In the spring my dear one said that the boring blue car was not worth much. He said the engine didn’t run smoothly. Besides that the kid left a long crease down the side and my dear had backed into it, leaving a dent on the other side. Both of them were quite aggravated that the engine did not run right.
Non-detail person that I am I never could figure out what their problem was.
It was an old clunker. I drove it like I did an old clunker – with my foot on the clutch. It never left me sitting beside the road. I had no complaints. But my dear one and the kid did. They didn’t like the car. They said it wasn’t worth much.
So we talked about getting rid of it. We would have, too, if it weren’t for that dent. It really bugged my dear one. He had put it there and by gum he would take it out.
He spent hours and hours filling and sanding, all down that side of the car. He found all the little pocks left by the slings and arrows of outrageous fortune as well as the hail storms over the years. Our garage and everything in it was liberally dusted with white powder. He developed a method for filling the long crease so it would look brand new. Non-detail person that I am, I did not appreciate his efforts and work of art. I did appreciate the fact that after all that work, the engine still did not run and we now had a red, white and subdued blue car. It looked so ugly that the kid absolutely refused to drive our patriotic, but worthless, car.
Then my dear one began visiting junk yards. Frequently he took along one grown kid or another. At least one was alarmed as he watched his dad “steal” a piece for the door here, something for the dash there and a bumper to boot. He even found an exact match to replace a torn seat cover. Non-detail person that I am, I only noticed that the seat was no longer torn. Then the red, white and muted blue car was painted. Even non-detail person that I am, I noticed the difference. That thing was electric blue – all over.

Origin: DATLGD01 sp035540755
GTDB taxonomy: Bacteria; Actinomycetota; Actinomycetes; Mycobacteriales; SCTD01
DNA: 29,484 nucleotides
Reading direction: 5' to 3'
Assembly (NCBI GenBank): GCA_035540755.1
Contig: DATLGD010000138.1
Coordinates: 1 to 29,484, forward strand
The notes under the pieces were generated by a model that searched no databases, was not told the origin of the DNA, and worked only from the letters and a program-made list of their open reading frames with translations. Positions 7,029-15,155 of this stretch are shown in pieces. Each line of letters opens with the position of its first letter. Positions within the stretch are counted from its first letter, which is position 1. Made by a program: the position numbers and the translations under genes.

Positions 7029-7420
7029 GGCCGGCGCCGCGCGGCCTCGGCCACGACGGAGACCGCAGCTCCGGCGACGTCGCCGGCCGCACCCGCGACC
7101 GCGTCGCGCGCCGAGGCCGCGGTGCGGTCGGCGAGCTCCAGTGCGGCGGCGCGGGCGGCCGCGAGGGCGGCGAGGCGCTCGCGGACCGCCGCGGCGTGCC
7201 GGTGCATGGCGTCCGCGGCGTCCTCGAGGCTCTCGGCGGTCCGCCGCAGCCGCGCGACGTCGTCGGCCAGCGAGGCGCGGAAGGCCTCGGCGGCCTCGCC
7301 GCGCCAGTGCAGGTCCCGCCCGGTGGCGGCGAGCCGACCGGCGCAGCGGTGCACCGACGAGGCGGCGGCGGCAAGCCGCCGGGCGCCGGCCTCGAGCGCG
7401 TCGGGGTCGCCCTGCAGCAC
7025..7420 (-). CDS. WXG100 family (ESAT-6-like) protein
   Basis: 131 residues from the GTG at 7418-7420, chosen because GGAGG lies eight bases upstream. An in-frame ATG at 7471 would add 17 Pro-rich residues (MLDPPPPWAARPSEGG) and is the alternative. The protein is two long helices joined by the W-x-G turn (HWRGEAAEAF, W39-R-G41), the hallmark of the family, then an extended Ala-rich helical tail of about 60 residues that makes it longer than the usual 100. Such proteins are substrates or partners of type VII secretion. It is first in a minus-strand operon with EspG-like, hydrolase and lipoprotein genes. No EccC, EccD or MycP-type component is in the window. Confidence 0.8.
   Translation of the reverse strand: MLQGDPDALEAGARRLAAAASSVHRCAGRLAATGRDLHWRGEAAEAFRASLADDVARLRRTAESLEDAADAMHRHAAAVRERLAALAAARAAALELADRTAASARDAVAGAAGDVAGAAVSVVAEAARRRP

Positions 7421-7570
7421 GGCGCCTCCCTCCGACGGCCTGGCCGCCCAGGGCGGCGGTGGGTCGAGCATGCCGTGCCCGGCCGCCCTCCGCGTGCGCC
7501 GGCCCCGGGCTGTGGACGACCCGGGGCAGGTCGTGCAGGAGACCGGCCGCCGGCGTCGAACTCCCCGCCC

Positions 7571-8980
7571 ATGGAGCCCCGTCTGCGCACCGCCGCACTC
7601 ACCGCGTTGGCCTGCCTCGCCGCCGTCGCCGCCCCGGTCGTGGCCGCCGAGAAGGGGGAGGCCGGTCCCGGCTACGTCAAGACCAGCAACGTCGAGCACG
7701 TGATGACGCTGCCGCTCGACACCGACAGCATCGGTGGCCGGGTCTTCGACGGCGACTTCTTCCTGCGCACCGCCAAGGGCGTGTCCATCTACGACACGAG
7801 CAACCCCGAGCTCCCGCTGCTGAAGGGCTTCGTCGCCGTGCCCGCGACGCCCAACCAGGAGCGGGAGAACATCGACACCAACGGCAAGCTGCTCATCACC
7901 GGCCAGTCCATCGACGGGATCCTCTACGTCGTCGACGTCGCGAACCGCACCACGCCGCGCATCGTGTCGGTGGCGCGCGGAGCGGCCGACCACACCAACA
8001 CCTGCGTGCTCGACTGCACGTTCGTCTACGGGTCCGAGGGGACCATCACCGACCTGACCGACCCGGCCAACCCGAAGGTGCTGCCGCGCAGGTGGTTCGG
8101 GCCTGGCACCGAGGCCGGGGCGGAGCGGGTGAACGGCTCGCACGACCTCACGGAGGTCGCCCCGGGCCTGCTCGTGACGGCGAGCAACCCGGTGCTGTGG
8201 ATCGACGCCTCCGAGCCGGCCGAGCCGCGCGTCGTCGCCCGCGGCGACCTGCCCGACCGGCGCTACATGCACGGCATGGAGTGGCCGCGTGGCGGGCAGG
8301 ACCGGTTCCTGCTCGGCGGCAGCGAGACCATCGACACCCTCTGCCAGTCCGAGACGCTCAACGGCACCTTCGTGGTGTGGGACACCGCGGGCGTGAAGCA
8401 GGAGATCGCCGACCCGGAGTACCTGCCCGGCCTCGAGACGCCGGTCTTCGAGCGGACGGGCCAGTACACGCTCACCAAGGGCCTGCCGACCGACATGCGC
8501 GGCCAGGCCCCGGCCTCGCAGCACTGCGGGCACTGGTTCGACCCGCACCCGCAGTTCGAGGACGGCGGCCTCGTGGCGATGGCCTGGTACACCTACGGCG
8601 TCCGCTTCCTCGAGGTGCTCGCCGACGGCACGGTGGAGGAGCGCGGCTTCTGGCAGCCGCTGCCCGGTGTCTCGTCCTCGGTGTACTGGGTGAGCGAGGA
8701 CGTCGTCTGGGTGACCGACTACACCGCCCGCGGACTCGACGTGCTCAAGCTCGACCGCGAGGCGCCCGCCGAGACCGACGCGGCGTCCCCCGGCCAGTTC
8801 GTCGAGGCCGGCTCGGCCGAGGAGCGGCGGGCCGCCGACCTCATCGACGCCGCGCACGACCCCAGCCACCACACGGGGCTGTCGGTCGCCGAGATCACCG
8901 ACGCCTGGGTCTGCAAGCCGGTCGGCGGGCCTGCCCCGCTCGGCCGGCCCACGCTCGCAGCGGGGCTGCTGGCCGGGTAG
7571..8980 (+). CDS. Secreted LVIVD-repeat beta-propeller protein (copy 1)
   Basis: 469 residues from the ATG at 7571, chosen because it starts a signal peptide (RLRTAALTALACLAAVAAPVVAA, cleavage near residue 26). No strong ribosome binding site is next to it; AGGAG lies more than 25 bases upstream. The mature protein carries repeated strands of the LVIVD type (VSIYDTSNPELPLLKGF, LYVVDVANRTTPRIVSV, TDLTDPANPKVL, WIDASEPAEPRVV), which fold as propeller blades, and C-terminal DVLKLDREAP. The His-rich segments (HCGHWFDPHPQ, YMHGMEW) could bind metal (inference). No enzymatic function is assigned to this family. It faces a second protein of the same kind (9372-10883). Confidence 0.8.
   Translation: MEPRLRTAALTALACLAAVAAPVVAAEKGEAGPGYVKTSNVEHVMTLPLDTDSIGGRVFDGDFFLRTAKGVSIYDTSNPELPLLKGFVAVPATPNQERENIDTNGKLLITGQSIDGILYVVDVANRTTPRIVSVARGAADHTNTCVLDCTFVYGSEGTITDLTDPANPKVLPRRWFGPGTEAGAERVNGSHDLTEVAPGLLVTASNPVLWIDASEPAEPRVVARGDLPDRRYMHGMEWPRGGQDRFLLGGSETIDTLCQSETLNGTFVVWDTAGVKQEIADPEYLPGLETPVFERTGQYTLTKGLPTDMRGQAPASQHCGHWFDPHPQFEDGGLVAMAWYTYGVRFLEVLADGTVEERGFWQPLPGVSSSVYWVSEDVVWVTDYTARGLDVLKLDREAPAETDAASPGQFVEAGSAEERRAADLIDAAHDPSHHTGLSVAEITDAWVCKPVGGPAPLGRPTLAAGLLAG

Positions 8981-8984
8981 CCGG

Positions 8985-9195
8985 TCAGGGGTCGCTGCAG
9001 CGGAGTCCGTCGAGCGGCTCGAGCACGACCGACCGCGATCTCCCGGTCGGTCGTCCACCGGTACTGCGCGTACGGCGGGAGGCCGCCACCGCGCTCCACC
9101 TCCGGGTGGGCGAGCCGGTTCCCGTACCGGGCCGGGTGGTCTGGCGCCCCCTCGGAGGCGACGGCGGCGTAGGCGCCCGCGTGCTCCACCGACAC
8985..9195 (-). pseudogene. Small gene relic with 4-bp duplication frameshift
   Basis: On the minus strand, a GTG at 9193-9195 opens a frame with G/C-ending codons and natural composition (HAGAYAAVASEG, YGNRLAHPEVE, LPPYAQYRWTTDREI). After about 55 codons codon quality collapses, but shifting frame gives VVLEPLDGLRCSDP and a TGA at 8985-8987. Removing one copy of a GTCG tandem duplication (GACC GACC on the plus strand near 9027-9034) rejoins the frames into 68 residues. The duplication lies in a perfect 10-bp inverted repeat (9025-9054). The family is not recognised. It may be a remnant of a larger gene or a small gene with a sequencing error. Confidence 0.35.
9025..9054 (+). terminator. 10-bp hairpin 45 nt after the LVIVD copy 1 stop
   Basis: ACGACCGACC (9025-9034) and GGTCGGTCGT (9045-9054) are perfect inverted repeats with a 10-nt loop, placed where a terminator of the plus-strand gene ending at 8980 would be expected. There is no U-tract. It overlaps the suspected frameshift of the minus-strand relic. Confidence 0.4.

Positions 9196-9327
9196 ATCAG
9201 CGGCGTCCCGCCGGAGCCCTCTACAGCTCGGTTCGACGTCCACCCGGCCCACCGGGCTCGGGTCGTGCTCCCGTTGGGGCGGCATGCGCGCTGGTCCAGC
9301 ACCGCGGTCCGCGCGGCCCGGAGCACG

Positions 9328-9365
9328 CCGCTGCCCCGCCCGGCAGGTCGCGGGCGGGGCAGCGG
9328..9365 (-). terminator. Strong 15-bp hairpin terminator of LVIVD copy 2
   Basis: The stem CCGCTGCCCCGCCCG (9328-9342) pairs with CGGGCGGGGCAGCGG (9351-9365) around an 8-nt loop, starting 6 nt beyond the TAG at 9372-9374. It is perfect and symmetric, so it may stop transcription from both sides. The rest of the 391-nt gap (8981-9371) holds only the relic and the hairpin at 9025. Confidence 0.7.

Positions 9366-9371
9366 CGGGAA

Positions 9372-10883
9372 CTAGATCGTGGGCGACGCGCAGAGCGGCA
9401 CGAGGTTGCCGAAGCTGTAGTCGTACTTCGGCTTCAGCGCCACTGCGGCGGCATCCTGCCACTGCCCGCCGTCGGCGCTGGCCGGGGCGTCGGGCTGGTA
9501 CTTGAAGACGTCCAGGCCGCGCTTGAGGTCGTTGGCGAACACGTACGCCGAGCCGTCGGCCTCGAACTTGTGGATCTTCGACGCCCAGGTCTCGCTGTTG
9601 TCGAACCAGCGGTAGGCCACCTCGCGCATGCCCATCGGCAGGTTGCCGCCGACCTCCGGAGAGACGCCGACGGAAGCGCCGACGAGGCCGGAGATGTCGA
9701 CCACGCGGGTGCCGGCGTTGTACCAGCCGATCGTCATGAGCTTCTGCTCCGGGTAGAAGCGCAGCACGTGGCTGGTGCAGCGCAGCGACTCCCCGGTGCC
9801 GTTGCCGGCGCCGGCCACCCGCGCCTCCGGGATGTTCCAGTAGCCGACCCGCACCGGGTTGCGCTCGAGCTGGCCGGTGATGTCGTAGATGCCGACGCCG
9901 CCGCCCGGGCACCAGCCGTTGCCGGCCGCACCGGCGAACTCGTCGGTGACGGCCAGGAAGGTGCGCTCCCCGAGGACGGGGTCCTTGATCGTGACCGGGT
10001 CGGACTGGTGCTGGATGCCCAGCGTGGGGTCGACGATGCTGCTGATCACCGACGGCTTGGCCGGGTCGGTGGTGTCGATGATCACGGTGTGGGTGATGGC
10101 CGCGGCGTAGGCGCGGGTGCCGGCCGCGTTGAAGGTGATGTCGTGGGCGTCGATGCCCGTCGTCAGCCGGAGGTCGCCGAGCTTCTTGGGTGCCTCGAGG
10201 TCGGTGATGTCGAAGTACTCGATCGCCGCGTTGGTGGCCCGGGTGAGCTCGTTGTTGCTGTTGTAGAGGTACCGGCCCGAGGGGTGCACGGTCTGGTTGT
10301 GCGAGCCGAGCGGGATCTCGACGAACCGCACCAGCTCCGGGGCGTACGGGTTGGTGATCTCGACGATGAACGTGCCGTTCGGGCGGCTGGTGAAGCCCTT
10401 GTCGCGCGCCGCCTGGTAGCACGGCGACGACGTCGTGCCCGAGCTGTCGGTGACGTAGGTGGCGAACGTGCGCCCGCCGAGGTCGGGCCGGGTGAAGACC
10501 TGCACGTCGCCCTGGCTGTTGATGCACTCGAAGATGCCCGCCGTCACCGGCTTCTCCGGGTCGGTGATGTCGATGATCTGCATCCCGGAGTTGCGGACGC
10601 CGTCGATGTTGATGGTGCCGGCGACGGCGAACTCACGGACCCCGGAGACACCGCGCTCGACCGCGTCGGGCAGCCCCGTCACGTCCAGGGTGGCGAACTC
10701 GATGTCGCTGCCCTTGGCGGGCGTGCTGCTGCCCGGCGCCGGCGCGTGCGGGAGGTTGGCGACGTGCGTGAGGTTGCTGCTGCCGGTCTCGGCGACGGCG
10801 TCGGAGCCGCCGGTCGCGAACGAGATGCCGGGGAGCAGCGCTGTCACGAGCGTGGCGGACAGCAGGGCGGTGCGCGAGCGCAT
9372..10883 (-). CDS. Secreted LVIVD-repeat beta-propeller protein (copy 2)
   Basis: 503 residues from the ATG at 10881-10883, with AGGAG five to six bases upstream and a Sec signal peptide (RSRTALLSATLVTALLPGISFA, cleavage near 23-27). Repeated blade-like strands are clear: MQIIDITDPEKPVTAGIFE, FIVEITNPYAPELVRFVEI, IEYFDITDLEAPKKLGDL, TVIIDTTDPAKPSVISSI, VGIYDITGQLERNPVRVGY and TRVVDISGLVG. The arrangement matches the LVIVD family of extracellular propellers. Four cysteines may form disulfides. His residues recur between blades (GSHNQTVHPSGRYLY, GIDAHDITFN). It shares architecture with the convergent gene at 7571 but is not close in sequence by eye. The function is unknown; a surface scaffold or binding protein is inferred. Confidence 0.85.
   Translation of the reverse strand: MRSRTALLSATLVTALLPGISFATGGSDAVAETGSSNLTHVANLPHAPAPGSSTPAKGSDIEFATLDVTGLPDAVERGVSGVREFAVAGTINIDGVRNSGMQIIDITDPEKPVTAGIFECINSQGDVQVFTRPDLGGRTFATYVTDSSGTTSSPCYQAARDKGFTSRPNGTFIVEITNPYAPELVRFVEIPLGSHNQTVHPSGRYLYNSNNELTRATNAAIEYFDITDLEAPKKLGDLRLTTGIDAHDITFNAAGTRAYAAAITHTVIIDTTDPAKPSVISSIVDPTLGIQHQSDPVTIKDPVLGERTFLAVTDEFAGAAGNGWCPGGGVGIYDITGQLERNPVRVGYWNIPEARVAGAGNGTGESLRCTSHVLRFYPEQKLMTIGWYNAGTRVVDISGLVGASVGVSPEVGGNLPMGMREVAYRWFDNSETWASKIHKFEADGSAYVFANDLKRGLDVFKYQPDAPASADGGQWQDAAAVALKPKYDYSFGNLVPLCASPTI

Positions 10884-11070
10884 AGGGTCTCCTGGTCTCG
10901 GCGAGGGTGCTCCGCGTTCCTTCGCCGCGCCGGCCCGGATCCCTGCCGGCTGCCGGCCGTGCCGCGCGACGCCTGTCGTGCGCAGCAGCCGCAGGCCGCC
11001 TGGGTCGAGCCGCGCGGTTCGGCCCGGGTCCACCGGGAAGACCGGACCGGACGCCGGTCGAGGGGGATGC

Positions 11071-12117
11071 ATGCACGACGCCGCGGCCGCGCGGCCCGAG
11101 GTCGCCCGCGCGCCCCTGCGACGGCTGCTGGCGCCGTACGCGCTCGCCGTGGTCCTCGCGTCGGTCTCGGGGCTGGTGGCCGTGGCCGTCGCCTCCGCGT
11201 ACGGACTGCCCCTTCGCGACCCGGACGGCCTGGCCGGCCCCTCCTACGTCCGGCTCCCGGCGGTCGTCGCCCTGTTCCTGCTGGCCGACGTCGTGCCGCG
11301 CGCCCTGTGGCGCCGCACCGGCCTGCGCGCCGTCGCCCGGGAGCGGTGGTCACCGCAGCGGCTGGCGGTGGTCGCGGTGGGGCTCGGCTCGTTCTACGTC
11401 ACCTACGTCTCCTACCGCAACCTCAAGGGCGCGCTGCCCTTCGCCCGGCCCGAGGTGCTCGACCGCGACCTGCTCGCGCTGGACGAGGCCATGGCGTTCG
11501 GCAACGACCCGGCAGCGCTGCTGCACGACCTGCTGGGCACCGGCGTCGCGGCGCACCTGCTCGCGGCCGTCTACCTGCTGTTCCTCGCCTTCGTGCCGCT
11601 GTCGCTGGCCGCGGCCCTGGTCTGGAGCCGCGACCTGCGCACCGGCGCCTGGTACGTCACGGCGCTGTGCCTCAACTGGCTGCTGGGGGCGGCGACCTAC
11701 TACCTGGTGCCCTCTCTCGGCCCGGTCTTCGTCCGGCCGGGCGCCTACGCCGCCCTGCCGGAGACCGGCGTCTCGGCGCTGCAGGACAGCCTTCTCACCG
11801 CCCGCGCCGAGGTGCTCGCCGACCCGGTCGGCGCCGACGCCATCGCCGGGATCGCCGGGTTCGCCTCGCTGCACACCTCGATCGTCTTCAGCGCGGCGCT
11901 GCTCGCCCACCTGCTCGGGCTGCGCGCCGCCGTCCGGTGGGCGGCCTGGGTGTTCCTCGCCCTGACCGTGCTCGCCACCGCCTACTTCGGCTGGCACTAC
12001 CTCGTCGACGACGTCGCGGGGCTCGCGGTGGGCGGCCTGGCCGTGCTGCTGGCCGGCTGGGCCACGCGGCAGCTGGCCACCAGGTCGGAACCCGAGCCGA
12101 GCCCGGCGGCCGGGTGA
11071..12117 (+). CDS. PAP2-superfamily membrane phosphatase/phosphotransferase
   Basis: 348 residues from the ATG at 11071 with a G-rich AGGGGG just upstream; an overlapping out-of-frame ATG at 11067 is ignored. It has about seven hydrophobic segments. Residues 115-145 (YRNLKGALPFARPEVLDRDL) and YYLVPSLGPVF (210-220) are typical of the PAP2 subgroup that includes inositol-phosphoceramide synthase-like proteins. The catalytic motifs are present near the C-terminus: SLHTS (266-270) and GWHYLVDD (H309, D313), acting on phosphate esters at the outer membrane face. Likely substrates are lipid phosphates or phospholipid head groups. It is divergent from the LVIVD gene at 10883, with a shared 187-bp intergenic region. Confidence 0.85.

Yeah, I noticed that the color change.
My dear one drove it around here, there and everywhere making sure everyone saw how great it looked. It looked so good, he bought matching hub cap covers. “The engine still doesn’t work right,” I dryly reminded him. Yes, it still puttered down the road from point A to point B, but the engine still stalled for everyone but me.
Finally, when the thing looked really great, he took it to machine shops to be repaired. First, they said it needed a simple hose. That didn’t do the trick. Then it needed the block rebuilt, or maybe it was some kind of inexpensive doo-dad. Whatever, the engine is still up for grabs, and it might cost us a lot of money. But hey, it has one great looking body. I still am astonished that it wasn’t sold before my dear one put in hours sanding its bumpy body and roaming junk yards searching for near perfect, if not perfect, parts to transplant.
The one bonus is that a couple more grown-up kids realize there is another way to deal with broken or missing car parts besides buying new ones or doing without. Hey, maybe the old, blue car was worth something after all.